On Wednesday my Twitter feed was divided between news of the new Pope, and the ever-increasings donations to the Veronica Mars kickstarter. Twitter being Twitter, this did lead to some crossover.
But it also led to some fascinating articles and op-eds on the nature of the VM Kickstarter and whether this was really a new business model for financing films, a(nother) case of media conglomerates exploiting their fans or a case for re-examining fan agency through fan investment in texts. (While I don’t really want to discuss it here because it’s a little bit off-topic, I also read a fascinating X-Files News article on what the VM Kickstarter might mean for X-Files fans. I would highly recommend reading this.)
So there are a lot of interesting and timely debates and questions being raised as a result of the VM Kickstarter. Fan labour and exploitation is something that I’ve become really interested in, though, and it’s this I want to think about some more in this post. Richard Lawson, writing in The Atlantic Wire seems to be a good place to start. He writes:
In Veronica Mars’s case, they’re asking you to pay for what will ultimately be a studio movie. This is not some independent film, financed on credit cards and bake sales. Nor is this an investment that anyone who donates will ever see a return on; essentially you’ll be a pro bono producer. There’s even a joke in the campaign’s introductory video about giving donors an associate producer credit, the joke being that the title is itself a joke. Aside from some assorted rewards that only get good in the really high donation brackets, the only thing you get in return for your investment is the movie, which (depending on the size of your investment) you’ll have to pay for anyway.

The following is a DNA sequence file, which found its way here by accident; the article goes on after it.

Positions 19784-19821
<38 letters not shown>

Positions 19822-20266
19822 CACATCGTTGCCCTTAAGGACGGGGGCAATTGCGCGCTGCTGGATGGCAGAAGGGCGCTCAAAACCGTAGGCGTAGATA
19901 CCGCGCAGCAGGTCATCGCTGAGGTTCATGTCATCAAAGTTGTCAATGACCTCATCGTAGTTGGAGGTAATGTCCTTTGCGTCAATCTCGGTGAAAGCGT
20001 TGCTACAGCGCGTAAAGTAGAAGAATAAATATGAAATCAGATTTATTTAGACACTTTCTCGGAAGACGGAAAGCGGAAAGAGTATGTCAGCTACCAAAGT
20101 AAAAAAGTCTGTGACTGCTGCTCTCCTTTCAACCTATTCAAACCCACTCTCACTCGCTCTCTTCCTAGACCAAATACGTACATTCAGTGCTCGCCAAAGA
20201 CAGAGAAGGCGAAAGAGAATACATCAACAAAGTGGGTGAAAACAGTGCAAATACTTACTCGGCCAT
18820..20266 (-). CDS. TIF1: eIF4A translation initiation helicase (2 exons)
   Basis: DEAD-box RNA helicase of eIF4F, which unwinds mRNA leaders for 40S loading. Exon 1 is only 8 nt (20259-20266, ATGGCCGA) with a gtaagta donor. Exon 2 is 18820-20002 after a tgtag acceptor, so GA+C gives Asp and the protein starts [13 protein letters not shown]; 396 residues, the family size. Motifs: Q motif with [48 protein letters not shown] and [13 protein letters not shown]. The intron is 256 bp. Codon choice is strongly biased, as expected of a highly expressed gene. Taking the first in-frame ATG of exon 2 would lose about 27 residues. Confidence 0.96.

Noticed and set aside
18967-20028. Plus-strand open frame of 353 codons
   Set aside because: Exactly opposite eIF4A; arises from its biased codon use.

Lawson’s complaint is a common one in the articles I’ve read. It’s not just that the risk and reward seem reversed, with all the risk — i.e., the initial investment — falling on the fans, and all the reward going to Warner Bros, but that it’s Warner Bros. who are set to benefit instead of an indie producer. What Lawson, and Linda Holmes, Tim Goodman and Chadwick Matlin don’t seem to realise though, is that fans always (though not only) get a movie in return for their investment, and always fund studios’ other films. Tweeting about the Kickstarter, Jason Mittell said
The nice thing is that we never wanted to be perceived as a charity. We always imagined that we’re putting up a Kickstarter page, and we’re selling real product at real prices to fans. It’s not like a pledge drive where you pledge 100 dollars and get a 4 dollar tote bag, where it’s done out of the goodness of your heart, and for charity. We wanted to created packages where people look at what they’re getting and think, ‘Wow, I got a script and a digital download and a t-shirt for $35. I would pay that!’ So all those people worrying that we’re aksing for this money to make our movie, we’re selling you a product. Think of us as a store, not a charity. And I think it’s very above-board, what we’re doing here. It’s one of my hopes for why I think it can keep going, is that if you look on that website, you think, ‘Hey, t-shirt and a movie and a DVD and a script for $50, I’m in.’ Hey, I would sign up for the “Deadwood” version of this.